My father was depressed, it took no genius to see that, sitting there all day long in that room in what they call an assisted living facility, pressing his button and waiting for the orderly to come. . . . I was depressed too, seeing him that way, then leaving to live my own life far away, knowing his condition, knowing his sadness, knowing his boredom, and depressed because I could for days on end live my life without feeling the horror of his daily existence.
It’s a rare novel that can joke about playing “pin the tail on the narrator” and still end up bringing you to tears.
Everett’s latest book, Half an Inch of Water, marks another departure (his detractors might say a respite) from the highly kinetic absurdist mode of his novels. It is his first collection of short stories in a decade, and although the form does not always play to his strengths, it does save him from his worst excesses. His even temper here is in such sharp distinction to the willful scrambles of his longer fiction that if it weren’t for all the fly-fishing and horse training, you might not guess the stories and the novels were written by the same guy. (Here’s the Times Book Review again, reviewing his 1996 collection, Big Picture: “Mr. Everett uses a laconic style that sometimes seems to work against his characters’ eccentricities, but at others it feels perfectly apt, giving them a strangely appealing complexity.” To which this critic can only add: Yup.) The nine stories in Half an Inch of Water feel almost like haiku in their openness, and in their attention to the natural world. They are set in the nowhere towns, Indian reservations, and wild places of Wyoming — places from which Laramie looks like the city and Denver seems a veritable metropolis.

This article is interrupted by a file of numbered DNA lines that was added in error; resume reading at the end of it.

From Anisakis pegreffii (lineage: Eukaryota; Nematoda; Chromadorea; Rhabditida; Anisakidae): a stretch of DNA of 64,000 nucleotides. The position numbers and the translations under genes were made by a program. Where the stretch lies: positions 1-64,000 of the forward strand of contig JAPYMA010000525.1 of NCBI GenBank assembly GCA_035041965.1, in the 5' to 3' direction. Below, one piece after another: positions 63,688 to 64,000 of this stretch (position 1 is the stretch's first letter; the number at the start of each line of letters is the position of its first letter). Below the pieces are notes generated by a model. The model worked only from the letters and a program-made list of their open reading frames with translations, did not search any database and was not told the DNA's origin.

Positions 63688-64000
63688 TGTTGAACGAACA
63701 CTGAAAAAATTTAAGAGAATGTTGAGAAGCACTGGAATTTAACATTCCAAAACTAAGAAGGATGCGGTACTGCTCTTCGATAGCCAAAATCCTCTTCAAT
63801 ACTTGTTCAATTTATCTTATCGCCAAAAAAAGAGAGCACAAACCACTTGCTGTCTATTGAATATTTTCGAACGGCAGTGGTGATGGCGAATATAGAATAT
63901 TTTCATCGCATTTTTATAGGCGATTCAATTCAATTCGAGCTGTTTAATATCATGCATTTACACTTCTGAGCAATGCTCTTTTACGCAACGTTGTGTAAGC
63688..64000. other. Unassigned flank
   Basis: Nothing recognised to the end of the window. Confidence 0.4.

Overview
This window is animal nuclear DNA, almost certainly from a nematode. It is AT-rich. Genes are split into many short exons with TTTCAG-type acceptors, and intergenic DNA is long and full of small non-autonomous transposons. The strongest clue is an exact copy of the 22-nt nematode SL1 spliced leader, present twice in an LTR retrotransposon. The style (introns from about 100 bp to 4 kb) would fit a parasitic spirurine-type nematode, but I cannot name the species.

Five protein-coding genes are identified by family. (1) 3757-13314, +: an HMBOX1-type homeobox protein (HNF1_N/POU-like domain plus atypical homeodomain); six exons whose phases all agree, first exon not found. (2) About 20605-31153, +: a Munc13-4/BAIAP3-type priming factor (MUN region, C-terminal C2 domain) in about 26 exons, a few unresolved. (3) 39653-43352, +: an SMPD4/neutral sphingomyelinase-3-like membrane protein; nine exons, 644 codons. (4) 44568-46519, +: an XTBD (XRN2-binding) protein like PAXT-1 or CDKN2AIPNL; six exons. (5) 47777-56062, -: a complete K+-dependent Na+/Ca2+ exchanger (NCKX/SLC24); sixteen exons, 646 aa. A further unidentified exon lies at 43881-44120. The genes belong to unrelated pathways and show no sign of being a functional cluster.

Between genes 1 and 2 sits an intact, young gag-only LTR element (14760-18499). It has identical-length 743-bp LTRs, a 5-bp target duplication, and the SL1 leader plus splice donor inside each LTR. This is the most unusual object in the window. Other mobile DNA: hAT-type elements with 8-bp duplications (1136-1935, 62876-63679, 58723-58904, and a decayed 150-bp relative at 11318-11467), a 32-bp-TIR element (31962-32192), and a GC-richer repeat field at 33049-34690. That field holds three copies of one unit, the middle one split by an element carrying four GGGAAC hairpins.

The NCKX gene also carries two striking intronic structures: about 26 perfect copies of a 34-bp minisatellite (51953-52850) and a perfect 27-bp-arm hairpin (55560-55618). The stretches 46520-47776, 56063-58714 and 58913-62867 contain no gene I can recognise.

The first story, “Little Faith,” introduces us to Sam Innis, a veterinarian and tracker who will have a cameo in another story. Sam lives with his wife, Sophie, on the ranch where he grew up: “Love of the spread had been rubbed into him like so much salve, a barrier against whatever was out there in the world, a layer of peace.” The story is divided in two. In the first part, Sam and Sophie attend the funeral of Dave Wednesday, a ninety-two-year-old Native American man who was the oldest male resident of the nearby reservation by a significant margin. The funeral finds Sam ill at ease, as much on account of having to sit in a church as for the sad business conducted there. Soon after he and his wife get home, there’s a small earthquake, which does negligible damage to the property but deepens Sam’s disquiet. Still, he keeps his appointments for that afternoon, the first of which brings him to a nearby ranch to meet a man named Wes, who wants to know whether his mare is ready for breeding.